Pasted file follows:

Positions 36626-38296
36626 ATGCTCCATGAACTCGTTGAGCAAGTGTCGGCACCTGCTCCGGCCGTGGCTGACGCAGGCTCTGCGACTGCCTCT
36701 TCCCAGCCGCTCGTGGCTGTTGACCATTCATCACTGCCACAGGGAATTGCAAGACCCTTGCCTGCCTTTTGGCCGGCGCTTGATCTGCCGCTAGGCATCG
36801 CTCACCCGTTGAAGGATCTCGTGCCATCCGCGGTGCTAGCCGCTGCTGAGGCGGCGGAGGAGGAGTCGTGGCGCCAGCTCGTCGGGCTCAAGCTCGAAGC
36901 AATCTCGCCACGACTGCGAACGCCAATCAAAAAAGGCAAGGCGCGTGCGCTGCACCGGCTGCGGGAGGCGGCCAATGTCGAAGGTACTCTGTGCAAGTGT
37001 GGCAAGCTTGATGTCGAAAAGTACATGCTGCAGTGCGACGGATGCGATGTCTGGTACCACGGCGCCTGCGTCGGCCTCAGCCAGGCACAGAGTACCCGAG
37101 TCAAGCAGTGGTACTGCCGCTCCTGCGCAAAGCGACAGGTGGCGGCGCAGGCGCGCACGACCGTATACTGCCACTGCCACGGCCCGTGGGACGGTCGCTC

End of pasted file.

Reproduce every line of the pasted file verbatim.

Positions 36626-38296
36626 ATGCTCCATGAACTCGTTGAGCAAGTGTCGGCACCTGCTCCGGCCGTGGCTGACGCAGGCTCTGCGACTGCCTCT
36701 TCCCAGCCGCTCGTGGCTGTTGACCATTCATCACTGCCACAGGGAATTGCAAGACCCTTGCCTGCCTTTTGGCCGGCGCTTGATCTGCCGCTAGGCATCG
36801 CTCACCCGTTGAAGGATCTCGTGCCATCCGCGGTGCTAGCCGCTGCTGAGGCGGCGGAGGAGGAGTCGTGGCGCCAGCTCGTCGGGCTCAAGCTCGAAGC
36901 AATCTCGCCACGACTGCGAACGCCAATCAAAAAAGGCAAGGCGCGTGCGCTGCACCGGCTGCGGGAGGCGGCCAATGTCGAAGGTACTCTGTGCAAGTGT
37001 GGCAAGCTTGATGTCGAAAAGTACATGCTGCAGTGCGACGGATGCGATGTCTGGTACCACGGCGCCTGCGTCGGCCTCAGCCAGGCACAGAGTACCCGAG
37101 TCAAGCAGTGGTACTGCCGCTCCTGCGCAAAGCGACAGGTGGCGGCGCAGGCGCGCACGACCGTATACTGCCACTGCCACGGCCCGTGGGACGGTCGCTC